KSAA strongly endorses statement adopted by the councils of AKSE and EAJS against COVID-19-related racism

The important statement below was adopted by the councils of AKSE and EAJS (European Association for Japanese Studies), and is strongly endorsed by the KSAA. For the original post, dated 25 May 2020, please click here.

Since the start of the COVID19 pandemic, Europe has witnessed a growing number of incidences of anti-Asian violence. East Asians are being physically assaulted on European streets, yelled at, subjected to verbal attacks and to a variety of discriminatory treatments including abrupt cancellation of rental contracts and denial of essential services, medical treatment included.

In Germany, the South Korean Embassy had to warn its citizens of the growing danger of anti-Korean racist violence and urge caution outside. Recently, a South Korean student couple in Berlin, having been assaulted, were told by the police that they should not ‘defame’ the perpetrators by referring to them as ‘racists.’ In Italy, there are reports of vandalized Chinese shops in the cities of Brescia and Varese. In Britain, in a high-profile incident, a Thai tax consultant was physically assaulted on a street in broad daylight by a gang of ruffians yelling ‘Corona!’ at him. Every new day brings fresh news about violent incidents, verbal assaults, and victims traumatized by the experience of violent racial exclusion. The victims come from a variety of national and ethnic backgrounds comprising most East, South-East, and South Asian societies.

Of course, the anti-Asian violence of the recent months did not emerge out of the blue. For most non -Europeans living in Europe, quotidian lives involve regular battles with an array of problems ranging from denigrating stereotypes and social exclusion to outright verbal or physical violence. It was against this backdrop that COVID19 pandemic and the responses of the European decision- and opinion-makers to it further exacerbated the situation, paving a way towards making Europe’s resident Asians into one more object of xenophobic baiting.

We know very well that the root causes of racism are complex, and the same applies to the anti-Asian racist wave which the current pandemic triggered. We are also aware that patterns of racist exclusion are at work in other continents as well, also in East Asia – the virus is always conceived of as the virus of other ethno-national groups, not of ours. Yet, there is an identifiable connection between the explicitly or implicitly xenophobic discourses produced and disseminated by the politicians and mass media, and the rise in violent xenophobia on the streets. While hardly any country in the world can escape blame for making mistakes while countering the COVID19 pandemic, singling out a particular East Asian country as supposedly ‘fully responsible’ for the current disaster is a recipe for social disasters. The racist bullies on the streets do not distinguish between the governments and the people whom they govern, nor do they distinguish between the migrants from different Asian societies. While media’s duty to critically analyse the COVID19 response by any government, domestic and foreign, is to be fully acknowledged, responsible journalists should be able to draw a line between legitimate critique and xenophobic agitation. Regrettably, in these critical hours, European media repeatedly fail in this crucial task. Referring to COVID19 as ‘Chinese virus’ serves as excitement to xenophobia. Routine references to the supposed ‘authoritarianism’ of Asian societies (despite the fact that a number of them, typically South Korea, Taiwan and Japan, are full-fledged parliamentary democracies) in European media mislead the public while holding alive the prejudices and paternalistic attitudes dating back to the age of imperialism and colonialism.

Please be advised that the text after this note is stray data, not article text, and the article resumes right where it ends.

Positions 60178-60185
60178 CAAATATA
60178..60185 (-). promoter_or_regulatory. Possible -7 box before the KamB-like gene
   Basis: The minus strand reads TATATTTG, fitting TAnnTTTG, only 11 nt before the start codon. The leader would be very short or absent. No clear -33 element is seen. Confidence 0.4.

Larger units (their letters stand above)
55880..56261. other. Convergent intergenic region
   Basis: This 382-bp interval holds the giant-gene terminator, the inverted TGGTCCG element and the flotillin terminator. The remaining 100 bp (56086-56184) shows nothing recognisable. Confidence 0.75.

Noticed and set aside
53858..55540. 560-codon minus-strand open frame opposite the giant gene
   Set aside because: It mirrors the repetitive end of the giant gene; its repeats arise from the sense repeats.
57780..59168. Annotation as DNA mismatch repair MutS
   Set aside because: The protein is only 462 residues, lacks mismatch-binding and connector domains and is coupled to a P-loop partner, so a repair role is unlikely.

We, representatives of Europe-based experts in East Asian Studies, urge Europe’s decision- and opinion-makers, politicians, journalists and educators included, to be aware about their duty to ensure personal safety and equal treatment to all minorities, including the minorities of Asian origins, inhabiting the European continent, and refrain from any utterances or statements which may serve, explicitly or implicitly, as incitement to racial hatred and xenophobic violence. Furthermore, we urge them to spare no efforts in educating our European co-citizens about the importance of minorities’ rights and unprejudiced perceptions of diverse ethno-national groups, thus not conniving at but developing an antidote to the rampant racial exclusion and violence we are unfortunately witnessing now.

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